California and Illinois Appellate Courts Uphold Contractual Statute of Limitations Provision Abrogating Delayed Discovery Rule
Professional Lines Alert
Two recent appellate decisions in California and Illinois confirmed the validity of standard 1997 AIA clauses providing that the statute of limitations for causes of action between the contracting parties shall accrue from the date of substantial completion, thereby abrogating common law and statutory delayed discovery rules that generally set the accrual date at when the plaintiff knew or should have known of facts giving rise to the cause of action. However, the Illinois decision keeps the door open for the plaintiff to assert “delayed discovery” theories under equitable estoppel principles.
In 1999, plaintiff hotel and defendant general contractor (contractor) entered into an agreement for the design and construction of a 210-room, eight story hotel. The agreement had been “extensively negotiated.” The relevant statute of limitations language of the agreement, which was a modified AIA “Standard Form of Agreement Between Owner and Contractor (Cost Plus Fee) and the AIA Document A201 General Conditions” (1997), stated: “As to acts or failures to act occurring prior to the relevant date of Substantial Completion, any applicable statute of limitations shall commence to run and any alleged cause of action shall be deemed to have accrued in any and all events not later than such date of Substantial Completion.”
The hotel was substantially completed on July 31, 2000. In early 2005, the hotel learned of a kitchen sewer line break, which was repaired. Similar problems arose two years later. The contractor returned to inspect the problem, but no repairs were made. The hotel sued the contractor in 2008. The relevant limitations period was four years. Thus, the contractor argued that the hotel’s suit should have been filed no later than July 31, 2004 under the statute of limitations provision. It was four years too late, notwithstanding that the problems were latent defects that were not discovered until 2005.
The hotel argued that the statute of limitations provision was void as against California public policy because “it served to preclude [the hotel] from relying on the delayed discovery doctrine in pursuing its claims for the latent defects in [the contractor’s] work that did not manifest themselves until years after the construction project was complete.”
Question Before the Court
Was “the 1997 standard contract accrual waiver,” which alters the normal rules governing accrual of causes of action, including the delayed discovery rule, enforceable?
Yes. This was an issue of first impression in California. However, the court noted “numerous out-of-state authorities” that have examined the same clause and found it was valid and enforceable. The court held that it was not void as against public policy. To the contrary, the authorities reflect a “broader, longstanding established public policy in California which respects and promotes the freedom of private parties to contract.” Thus, “where the parties are on equal footing and where there was considerable sophisticated give and take over the terms of the contract, those parties should be given the ability to enjoy the freedom of contract and to structure risk-shifting as they see fit without judicial intervention,” even where defects and damage are not discovered until after the limitations period expired. The court distinguished an earlier case involving a residential home inspector and unsophisticated homebuyer in which the court held that public policy required the application of the delayed discovery rule as a contractual requirement in all home inspection contracts. “By contrast, [the hotel] and [the contractor] occupied positions of equal bargaining strength and both parties had the commercial and technical expertise to appreciate fully the ramifications of agreeing to a defined limitations period. This conclusion is reinforced by the fact that both parties had the participation and advice of legal counsel during contract negotiations.”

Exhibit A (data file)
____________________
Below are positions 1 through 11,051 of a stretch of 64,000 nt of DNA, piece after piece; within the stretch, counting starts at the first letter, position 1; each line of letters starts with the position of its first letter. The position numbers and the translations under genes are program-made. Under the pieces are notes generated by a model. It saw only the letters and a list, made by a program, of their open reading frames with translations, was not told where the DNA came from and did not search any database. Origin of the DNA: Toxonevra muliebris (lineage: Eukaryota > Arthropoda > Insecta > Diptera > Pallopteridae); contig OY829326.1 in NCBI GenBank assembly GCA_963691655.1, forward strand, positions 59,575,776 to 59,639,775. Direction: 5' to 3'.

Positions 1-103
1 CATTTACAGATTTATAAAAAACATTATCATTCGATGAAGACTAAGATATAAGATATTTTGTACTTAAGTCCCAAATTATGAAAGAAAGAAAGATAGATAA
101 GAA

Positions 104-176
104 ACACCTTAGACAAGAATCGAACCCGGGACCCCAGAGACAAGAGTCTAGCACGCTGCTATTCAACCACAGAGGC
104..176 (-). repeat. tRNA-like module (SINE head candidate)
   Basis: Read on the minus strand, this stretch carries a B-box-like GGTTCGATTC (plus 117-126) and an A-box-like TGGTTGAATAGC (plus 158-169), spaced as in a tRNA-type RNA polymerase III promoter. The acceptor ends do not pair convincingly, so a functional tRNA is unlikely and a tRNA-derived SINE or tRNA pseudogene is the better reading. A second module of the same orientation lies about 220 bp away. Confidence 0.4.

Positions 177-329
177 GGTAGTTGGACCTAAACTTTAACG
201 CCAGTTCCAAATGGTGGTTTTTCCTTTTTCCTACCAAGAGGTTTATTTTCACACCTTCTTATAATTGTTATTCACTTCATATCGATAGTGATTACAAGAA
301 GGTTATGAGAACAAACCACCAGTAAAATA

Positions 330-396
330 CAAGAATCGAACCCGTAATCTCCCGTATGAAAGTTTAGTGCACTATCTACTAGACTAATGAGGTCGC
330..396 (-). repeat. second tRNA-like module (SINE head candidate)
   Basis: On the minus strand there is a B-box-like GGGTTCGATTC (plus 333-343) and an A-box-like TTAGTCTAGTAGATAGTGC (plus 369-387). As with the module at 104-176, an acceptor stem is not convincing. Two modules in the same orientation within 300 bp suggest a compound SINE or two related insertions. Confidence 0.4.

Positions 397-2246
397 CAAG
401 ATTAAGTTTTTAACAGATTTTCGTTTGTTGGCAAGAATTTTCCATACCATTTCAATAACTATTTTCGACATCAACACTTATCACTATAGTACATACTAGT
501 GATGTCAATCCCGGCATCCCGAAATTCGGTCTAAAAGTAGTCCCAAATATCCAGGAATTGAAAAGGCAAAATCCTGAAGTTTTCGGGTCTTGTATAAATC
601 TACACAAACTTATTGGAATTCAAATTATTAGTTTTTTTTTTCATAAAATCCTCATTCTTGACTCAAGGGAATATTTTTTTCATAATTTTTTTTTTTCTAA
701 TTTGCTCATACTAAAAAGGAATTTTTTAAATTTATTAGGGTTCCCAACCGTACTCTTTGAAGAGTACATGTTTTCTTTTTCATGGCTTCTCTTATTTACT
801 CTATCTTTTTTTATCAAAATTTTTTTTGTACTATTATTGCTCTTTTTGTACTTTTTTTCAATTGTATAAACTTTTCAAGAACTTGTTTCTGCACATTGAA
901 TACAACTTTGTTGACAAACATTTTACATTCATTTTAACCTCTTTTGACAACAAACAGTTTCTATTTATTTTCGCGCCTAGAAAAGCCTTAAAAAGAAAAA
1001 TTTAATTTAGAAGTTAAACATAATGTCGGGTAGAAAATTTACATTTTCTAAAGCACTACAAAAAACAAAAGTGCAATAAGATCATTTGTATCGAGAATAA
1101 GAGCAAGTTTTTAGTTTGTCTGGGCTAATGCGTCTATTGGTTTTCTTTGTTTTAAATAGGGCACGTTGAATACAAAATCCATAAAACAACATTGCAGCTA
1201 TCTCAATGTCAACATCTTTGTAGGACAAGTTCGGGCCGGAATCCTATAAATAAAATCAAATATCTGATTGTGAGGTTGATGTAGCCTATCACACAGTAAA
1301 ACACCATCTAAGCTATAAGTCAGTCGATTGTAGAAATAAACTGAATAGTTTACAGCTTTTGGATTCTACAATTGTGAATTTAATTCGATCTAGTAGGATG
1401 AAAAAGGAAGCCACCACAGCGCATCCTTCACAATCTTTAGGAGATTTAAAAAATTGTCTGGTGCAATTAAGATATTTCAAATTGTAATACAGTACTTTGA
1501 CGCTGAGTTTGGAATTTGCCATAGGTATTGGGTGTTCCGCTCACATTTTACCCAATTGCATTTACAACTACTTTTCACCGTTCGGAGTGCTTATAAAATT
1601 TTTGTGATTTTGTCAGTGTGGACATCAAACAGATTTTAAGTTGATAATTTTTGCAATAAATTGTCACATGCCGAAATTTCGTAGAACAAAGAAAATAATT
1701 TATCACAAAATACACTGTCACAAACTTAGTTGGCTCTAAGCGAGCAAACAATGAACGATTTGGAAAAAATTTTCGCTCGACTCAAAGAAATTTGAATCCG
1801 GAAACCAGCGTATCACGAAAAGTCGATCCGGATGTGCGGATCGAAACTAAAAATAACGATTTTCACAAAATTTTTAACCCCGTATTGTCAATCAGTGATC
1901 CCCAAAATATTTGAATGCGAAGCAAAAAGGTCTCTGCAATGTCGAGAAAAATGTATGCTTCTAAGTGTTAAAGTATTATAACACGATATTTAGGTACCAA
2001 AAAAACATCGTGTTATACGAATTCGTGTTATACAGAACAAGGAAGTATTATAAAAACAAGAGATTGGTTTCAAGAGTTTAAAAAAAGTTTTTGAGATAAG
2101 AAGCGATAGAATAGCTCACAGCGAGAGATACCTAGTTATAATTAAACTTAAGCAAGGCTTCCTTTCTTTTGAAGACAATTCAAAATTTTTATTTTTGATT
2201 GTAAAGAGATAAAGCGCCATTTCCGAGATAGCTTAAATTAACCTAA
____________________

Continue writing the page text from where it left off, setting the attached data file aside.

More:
Therefore, the trial court granted summary judgment in favor of the contractor. The appellate court affirmed.
Brisbane Lodging, L.P. v. Webcor Builders, Inc. 2013 WL 2404154 (June 3, 2013)
In 1999, plaintiff client hired the defendant architect to perform architectural services for the construction of a new community center. The agreement between the two parties provided in part that:
causes of action between the parties . . . pertaining to acts or failures to act shall be deemed to have accrued and the applicable statutes of limitations shall commence to run not later than either the date of Substantial Completion for acts or failures to act occurring prior to Substantial Completion or the date of issuance of the final Certificate of Payment for acts or failures to act occurring after Substantial Completion.
(AIA Document B151-1997).
The building was substantially completed by July 1, 2001. In late summer of 2002, the client discovered that the building was sinking into the ground. When the client asked the architect to provide an opinion on the cause, the architect blamed the unstable soils and the excavator in failing to properly compact and fill the subgrade. The architect denied that its design was defective. However, the client was aware that the architect had approved the excavator’s revised plan to limit excavation.